Tech Class – Week Five

Welcome to week five!
This week you’ll be learning the basics of Troubleshooting on your computer.
But first… a little computer humor:

Troubleshooting

It happens to everyone. You’re going along feeling like you’re doing well and finally getting this techy stuff, when all of a sudden BOOM! You get an error message. Something’s not working. Or suddenly, your screen goes dark and you can’t seem to figure out where you are or how to get your screen back. Maybe a program won’t let you type or click on anything, or even your mouse is frozen and you can’t move it anywhere.

I promise you that even I run into these types of problems on a weekly basis, if not more. Our computers can only do so much. They require certain programs and plugins to run certain software. They get overloaded. They freeze up. So, what do you do when this happens. I’m going to give you my top 10 tips for troubleshooting on your computer.

1. If your computer is frozen or won’t let you click, there are two things to try. First, open your TASK MANAGER.
If you’re on a Mac, you’ll hit and hold the following 3 buttons together: Command, Option, & Esc. These will bring up a box that says “Force Quit Applications” and you’ll be able to select the programs that are not responding and force them to quit so that your computer can start working again.  You may not even know how many programs you’re running that could be slowing down your computer. Here’s how to see which programs are running and close the ones that aren’t responding.
If you’re on a PC, hit and hold the following 3 keys together: Alt, Control (Ctrl), & Delete. This will bring up your task manager where you can select the programs that are not responding and force them to quit.
An application that isn’t responding can really cause problems with getting anywhere because it slows everything down.
Second, if you cannot get the application to force quit, and you can’t get to your menu to shutdown the computer, it may be time to hit and hold the power button to FORCE RESTART the computer. Always attempt to restart from your menu first, but if that won’t work, you can hold down the power button for about 11 seconds and it will force it to shut down. Then count again for 11 seconds and press the power button to turn it back on.

2. If you are getting an error message when trying to run or open a program, my advice is to copy the error message text, and paste it into a GOOGLE SEARCH. If the results aren’t specific enough to what you’re looking for, search for that same error message, but with the name of the program you’re trying to open after it. Chances are, someone else has run into this problem and asked the exact question you need an answer to on a forum online. I’ve rarely had a problem that I can’t find a solution to by searching Google. Remember to be specific to the problem, program, and operating system. ie: “zoom won’t install on my mac” or “photoshop video driver problem on PC”. The more specific your search, the more likely you’ll find exactly the answer you need. Look at several different forums and see if they all have similar answers.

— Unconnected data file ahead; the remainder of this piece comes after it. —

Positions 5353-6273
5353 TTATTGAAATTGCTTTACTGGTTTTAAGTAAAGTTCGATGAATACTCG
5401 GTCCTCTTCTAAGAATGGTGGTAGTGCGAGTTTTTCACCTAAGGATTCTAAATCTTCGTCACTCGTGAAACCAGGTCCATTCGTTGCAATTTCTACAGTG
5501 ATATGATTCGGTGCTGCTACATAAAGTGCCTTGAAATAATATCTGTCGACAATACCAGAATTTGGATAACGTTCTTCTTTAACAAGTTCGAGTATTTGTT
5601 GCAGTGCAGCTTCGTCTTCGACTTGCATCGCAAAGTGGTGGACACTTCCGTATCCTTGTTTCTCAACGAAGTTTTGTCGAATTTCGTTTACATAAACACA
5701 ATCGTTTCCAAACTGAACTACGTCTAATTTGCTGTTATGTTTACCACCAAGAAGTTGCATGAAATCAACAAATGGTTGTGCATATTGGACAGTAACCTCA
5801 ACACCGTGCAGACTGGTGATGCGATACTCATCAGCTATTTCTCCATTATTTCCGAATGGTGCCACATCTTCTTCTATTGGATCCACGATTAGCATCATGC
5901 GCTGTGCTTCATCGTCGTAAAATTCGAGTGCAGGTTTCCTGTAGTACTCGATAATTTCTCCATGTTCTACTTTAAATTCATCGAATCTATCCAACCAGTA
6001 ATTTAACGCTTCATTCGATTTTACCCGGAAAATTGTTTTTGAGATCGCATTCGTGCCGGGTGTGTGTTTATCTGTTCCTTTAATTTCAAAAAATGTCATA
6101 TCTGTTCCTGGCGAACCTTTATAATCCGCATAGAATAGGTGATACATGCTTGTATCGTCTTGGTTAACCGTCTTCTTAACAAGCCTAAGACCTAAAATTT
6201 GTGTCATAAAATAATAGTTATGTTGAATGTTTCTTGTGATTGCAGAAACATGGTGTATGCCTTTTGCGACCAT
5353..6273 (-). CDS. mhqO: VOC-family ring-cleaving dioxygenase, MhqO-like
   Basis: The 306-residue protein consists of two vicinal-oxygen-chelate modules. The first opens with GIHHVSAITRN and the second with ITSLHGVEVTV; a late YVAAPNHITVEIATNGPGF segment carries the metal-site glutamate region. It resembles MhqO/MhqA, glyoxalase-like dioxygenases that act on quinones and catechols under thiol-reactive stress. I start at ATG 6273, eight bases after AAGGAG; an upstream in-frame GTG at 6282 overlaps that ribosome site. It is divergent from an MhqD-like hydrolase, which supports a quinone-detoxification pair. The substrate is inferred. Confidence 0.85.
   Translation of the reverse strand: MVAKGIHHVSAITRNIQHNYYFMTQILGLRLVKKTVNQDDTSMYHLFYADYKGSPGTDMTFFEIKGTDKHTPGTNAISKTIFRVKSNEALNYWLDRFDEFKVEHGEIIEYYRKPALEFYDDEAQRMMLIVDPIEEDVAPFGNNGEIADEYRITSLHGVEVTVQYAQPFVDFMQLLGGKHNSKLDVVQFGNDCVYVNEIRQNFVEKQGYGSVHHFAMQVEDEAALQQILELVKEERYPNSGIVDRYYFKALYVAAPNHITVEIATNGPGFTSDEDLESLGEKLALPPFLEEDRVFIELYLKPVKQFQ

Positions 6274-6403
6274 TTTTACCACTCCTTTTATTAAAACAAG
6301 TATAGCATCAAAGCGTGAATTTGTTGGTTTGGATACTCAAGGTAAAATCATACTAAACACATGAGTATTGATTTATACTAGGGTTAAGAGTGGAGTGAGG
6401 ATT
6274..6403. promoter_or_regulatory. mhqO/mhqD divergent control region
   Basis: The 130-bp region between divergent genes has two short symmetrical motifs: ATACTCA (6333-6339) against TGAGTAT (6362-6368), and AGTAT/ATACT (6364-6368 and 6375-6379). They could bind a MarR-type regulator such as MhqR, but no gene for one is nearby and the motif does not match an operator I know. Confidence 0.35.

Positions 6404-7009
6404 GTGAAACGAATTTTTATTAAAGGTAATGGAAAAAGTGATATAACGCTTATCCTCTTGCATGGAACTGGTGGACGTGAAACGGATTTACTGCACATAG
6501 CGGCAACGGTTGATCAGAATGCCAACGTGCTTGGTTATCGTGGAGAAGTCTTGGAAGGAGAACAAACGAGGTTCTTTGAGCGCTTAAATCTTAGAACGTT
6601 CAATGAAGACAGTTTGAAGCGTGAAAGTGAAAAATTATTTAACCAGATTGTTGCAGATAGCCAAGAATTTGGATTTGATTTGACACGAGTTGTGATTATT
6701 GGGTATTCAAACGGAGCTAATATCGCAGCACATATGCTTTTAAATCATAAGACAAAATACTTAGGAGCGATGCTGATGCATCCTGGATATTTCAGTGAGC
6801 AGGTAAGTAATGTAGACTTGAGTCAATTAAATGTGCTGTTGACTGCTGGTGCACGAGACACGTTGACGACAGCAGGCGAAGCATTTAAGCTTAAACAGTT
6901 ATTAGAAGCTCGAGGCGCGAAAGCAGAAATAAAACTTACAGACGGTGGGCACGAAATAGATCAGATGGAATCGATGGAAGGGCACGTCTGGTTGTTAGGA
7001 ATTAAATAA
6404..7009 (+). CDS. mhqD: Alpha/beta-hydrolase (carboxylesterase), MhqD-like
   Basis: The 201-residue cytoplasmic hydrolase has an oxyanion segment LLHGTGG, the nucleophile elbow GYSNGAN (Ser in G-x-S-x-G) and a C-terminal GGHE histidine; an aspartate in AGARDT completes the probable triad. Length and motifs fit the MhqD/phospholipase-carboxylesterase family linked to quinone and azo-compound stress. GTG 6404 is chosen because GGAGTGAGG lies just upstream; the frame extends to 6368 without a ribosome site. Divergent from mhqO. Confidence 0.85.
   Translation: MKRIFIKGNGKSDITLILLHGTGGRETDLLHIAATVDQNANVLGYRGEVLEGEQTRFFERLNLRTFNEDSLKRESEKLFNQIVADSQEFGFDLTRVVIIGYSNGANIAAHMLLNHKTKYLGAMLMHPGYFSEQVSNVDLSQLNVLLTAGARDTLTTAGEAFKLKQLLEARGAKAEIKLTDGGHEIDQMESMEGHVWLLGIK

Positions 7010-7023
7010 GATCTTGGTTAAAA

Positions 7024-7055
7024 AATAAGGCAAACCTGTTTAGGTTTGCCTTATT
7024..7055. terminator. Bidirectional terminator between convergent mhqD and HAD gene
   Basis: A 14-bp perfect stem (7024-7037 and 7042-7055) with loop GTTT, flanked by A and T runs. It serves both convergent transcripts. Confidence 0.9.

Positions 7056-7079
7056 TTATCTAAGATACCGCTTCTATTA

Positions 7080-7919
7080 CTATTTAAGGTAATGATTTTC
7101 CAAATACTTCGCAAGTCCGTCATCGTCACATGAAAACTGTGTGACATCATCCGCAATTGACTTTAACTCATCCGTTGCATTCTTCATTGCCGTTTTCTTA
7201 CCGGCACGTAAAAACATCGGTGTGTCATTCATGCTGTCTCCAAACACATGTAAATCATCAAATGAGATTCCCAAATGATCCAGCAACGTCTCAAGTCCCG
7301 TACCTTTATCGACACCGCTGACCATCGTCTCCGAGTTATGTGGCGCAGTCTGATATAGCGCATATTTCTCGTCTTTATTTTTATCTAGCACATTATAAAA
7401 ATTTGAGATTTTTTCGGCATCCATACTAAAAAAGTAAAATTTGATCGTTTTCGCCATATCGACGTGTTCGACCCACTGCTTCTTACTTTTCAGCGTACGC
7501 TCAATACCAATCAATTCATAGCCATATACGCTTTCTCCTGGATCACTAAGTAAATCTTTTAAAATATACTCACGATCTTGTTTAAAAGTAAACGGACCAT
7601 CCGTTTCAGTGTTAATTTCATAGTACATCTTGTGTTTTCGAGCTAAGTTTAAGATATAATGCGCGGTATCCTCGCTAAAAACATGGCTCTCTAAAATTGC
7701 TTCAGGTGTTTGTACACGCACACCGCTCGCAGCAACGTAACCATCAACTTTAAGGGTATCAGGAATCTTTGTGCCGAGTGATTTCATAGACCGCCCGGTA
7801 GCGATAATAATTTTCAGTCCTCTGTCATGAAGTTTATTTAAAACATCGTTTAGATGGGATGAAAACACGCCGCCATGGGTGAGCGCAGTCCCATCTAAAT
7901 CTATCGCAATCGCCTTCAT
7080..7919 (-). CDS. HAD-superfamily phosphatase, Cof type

3. Keep your programs, software, and operating systems UP TO DATE. Choosing to forego updates can be bad not only because you run into incompatibilities, but also because it’s a risk to your security. They may take some time and be a little annoying, but in the long run, you’ll be happy you’re not having to deal with the repercussions of not keeping everything up to date. Some programs may even have auto-update options, which are recommended.

4. If your computer is really running sluggish, even when all your programs are closed and you can’t seem to do even the simplest tasks without an immense amount of trouble, you may have a virus or malware on your computer. Do a VIRUS SCAN to identify and eliminate threats to your computer. I recommend using Malwarebytes. They have a free version that scans your device for possible threats and will eliminate them for you through a simple clean-up. They also have a paid version that will prevent threats from invading your device in the first place.

5. What do you do if you run out of space? You’re trying to download, install, or save files to your computer, but your disc is full! There are a few things you can do in this situation.
First, you can DELETE FILES and programs you don’t need or don’t use. Be sure you know what it is you’re deleting before you send them to the trash! I double and sometimes triple check because I don’t want to lose important files due to carelessness.
Second, you can upload your files to a CLOUD drive and then remove them from your computer to make more room. Google Drive and Dropbox are some of the most common online drives. There’s also the iCloud for Apple users.
Third, and this is my preferred method, buy yourself an EXTERNAL HARD DRIVE (We have a couple of 4TB hard drives because I take so many photos and so much video!) and move all of your files to that drive. Keep it in a cool, dry, safe place. We have a safety deposit box that we like to keep our drive with a full backup of all our photos, home videos, and important documents.
All in all, you’ll probably want to keep a copy in the cloud as well as a physical hard drive (especially for super important files).